A year ago, I stood in my kitchen after a long day of teaching kids how to use hot plates and reflux condensers for chemistry experiments (and mopping up the ensuing water that flooded the classroom floor). With no brainpower left for creativity, I chopped up carrots and celery, tossed them in a pan with canned white beans, and sautéed my simple dinner.
As I mindlessly stirred, I stole a sliver of celery from the cutting board that didn’t quite make it to the stove. As I crunched, two thoughts floated through my mind.
Ants on a log. That classic childhood snack. As a 5-year-old, when Mom left the kitchen, I would scoop a heaping spoonful of creamy peanut butter from the jar, spread it down the center of my celery stalk, and carefully line up the raisins on top so they all faced the same way. Crunch crunch, munch munch, and lick my fingers clean.
Thanksgiving stuffing. Throughout most of our younger years, my brother and I were staunchly picky eaters and refused to try any part of the feast except for Dad’s whole wheat rolls and (eventually) Mom’s pumpkin pie. Instead, we inhaled plates of plain pasta with Kraft powdered Parmesan cheese while everyone else passed around the cranberry salad and sweet potatoes. Around middle school, I mustered up the courage to sample all of the side dishes, and now I look forward to a small scoop of Dad’s sausage-filled stuffing every fall.
Back in the present, while I continued stirring my skillet diner, those memories—ants on a log, pick eaters, Thanksgiving stuffing—drifted around my brain and magically combined into…
Ants on a Log Stuffing!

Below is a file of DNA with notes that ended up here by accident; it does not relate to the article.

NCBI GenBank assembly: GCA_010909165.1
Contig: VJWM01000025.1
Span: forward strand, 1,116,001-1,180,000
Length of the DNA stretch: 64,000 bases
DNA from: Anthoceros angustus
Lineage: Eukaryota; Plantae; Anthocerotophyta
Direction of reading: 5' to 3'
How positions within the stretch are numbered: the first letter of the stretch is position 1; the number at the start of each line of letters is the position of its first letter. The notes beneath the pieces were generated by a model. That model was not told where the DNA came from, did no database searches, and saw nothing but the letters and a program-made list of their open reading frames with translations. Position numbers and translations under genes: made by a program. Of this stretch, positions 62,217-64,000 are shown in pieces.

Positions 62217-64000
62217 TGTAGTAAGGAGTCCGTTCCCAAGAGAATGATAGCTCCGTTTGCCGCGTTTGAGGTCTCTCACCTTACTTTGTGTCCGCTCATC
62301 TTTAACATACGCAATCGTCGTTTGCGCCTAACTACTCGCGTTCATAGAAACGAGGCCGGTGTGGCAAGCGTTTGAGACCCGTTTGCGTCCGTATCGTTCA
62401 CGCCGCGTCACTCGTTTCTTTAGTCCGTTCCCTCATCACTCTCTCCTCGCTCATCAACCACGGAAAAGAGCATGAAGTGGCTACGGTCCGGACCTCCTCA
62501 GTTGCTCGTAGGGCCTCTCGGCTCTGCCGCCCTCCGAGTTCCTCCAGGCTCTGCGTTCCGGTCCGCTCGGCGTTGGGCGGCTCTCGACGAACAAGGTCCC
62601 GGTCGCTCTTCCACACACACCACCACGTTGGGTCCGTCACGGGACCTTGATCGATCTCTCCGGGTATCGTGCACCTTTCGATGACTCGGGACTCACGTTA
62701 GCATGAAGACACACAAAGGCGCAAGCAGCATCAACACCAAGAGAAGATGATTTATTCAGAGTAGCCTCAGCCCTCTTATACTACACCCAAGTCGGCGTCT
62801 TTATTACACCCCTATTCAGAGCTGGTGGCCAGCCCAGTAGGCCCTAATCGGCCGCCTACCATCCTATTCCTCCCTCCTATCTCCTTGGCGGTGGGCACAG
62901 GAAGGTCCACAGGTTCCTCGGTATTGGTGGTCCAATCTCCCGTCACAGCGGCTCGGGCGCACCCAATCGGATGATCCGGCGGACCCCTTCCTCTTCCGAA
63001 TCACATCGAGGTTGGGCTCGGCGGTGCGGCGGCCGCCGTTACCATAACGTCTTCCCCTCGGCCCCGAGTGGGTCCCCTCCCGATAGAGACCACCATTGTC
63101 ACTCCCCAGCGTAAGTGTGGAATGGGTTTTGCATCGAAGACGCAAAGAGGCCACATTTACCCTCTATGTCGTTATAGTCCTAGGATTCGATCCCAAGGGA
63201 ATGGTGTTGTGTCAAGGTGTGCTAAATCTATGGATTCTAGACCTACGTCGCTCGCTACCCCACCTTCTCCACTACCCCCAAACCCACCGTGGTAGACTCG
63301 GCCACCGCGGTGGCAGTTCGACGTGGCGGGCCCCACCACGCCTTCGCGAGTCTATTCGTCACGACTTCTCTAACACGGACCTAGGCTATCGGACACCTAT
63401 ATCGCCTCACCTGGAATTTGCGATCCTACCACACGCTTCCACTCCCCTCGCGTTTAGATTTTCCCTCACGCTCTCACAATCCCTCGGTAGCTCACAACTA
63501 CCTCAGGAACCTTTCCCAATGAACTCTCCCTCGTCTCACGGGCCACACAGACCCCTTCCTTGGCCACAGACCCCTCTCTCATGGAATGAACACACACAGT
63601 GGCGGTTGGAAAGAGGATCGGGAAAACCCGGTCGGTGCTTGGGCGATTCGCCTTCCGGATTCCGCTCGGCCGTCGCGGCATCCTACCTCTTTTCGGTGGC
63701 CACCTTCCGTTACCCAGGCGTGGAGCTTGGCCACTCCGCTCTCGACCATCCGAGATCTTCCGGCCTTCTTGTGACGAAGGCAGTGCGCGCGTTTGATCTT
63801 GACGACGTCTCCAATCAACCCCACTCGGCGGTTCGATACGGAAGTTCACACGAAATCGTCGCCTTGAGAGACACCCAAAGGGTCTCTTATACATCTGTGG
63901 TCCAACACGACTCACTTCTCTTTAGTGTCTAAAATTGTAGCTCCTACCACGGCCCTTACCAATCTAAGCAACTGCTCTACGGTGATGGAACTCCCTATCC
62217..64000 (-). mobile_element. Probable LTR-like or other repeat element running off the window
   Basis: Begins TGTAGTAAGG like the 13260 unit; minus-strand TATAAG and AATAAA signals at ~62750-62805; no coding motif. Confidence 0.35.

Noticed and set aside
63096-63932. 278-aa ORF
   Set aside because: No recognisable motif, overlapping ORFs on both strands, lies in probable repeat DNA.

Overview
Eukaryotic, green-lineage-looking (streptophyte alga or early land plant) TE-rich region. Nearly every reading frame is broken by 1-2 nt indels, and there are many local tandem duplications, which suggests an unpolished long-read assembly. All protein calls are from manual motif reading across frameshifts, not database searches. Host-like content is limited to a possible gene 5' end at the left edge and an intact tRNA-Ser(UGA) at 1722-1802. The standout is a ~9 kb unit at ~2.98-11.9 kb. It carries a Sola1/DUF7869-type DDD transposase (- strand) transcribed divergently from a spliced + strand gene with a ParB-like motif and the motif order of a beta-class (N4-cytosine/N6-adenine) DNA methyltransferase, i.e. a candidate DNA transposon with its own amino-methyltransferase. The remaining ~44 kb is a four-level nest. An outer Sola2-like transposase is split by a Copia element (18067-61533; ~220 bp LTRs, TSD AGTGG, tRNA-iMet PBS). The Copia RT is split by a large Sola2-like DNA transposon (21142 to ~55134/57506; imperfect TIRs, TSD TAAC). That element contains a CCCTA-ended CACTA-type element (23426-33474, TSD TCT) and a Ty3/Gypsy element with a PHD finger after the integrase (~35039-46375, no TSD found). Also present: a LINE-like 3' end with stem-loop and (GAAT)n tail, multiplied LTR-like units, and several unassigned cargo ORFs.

This fun side dish uses regular everyday ingredients, most of which are probably in your pantry and fridge already. Milk, eggs, peanut butter, bread, celery, and raisins. That’s it! No special or last-minute emergency trips to the grocery store needed, so you don’t have to miss one minute of the Macy’s Thanksgiving Day Parade.
Even better, this recipe required minimal time, effort, and oven space. The hardest part is cubing the bread and cutting the celery! You’ll stir everything together with a fork in the same bowl—only 2 things to wash—and divide the mixture between 2 ramekins to bake for 15-18 minutes. I actually stuck mine in my tiny convection toaster oven, which would free up your regular oven for the rolls and pecan pie.
I scaled the recipe down to make only 2 servings because most of my family friends have 2 children, but you can easily double, triple, or quadruple the ingredients to make more if your Thanksgiving dinner includes an entire table full of kids (or picky eaters). Plus, fewer leftovers free up valuable refrigerator space for the extra desserts!
The peanut butter flavor really shone through in this Ants on a Log Stuffing, and the slightly crunchy celery complemented the soft bread and raisins. Everything melded together into an addictive sweet-and-salty combination, and I just couldn’t stop myself—I devoured both servings in a single afternoon. Despite being a fully-fledged non-picky-eater adult, I might need to make this again alongside our regular stuffing on Thanksgiving this year!